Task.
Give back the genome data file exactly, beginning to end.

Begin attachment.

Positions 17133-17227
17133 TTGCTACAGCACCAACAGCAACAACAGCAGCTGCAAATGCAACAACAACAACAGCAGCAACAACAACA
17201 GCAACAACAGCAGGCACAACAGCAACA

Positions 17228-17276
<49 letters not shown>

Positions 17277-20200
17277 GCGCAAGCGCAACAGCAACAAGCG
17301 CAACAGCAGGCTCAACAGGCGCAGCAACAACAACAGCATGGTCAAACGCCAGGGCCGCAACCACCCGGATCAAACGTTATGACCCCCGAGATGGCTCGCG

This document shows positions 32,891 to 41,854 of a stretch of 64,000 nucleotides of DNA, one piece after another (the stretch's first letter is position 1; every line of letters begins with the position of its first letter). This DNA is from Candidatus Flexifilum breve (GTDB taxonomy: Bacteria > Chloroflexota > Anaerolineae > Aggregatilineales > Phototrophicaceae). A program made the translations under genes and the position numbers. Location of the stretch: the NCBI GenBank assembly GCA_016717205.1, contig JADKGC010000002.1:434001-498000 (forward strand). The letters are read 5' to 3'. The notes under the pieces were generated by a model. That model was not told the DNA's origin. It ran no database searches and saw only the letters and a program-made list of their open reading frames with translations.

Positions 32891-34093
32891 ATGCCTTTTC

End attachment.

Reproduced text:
Positions 17133-17227
17133 TTGCTACAGCACCAACAGCAACAACAGCAGCTGCAAATGCAACAACAACAACAGCAGCAACAACAACA
17201 GCAACAACAGCAGGCACAACAGCAACA

Positions 17228-17276
<49 letters not shown>

Positions 17277-20200
17277 GCGCAAGCGCAACAGCAACAAGCG
17301 CAACAGCAGGCTCAACAGGCGCAGCAACAACAACAGCATGGTCAAACGCCAGGGCCGCAACCACCCGGATCAAACGTTATGACCCCCGAGATGGCTCGCG

This document shows positions 32,891 to 41,854 of a stretch of 64,000 nucleotides of DNA, one piece after another (the stretch's first letter is position 1; every line of letters begins with the position of its first letter). This DNA is from Candidatus Flexifilum breve (GTDB taxonomy: Bacteria > Chloroflexota > Anaerolineae > Aggregatilineales > Phototrophicaceae). A program made the translations under genes and the position numbers. Location of the stretch: the NCBI GenBank assembly GCA_016717205.1, contig JADKGC010000002.1:434001-498000 (forward strand). The letters are read 5' to 3'. The notes under the pieces were generated by a model. That model was not told the DNA's origin. It ran no database searches and saw only the letters and a program-made list of their open reading frames with translations.

Positions 32891-34093
32891 ATGCCTTTTC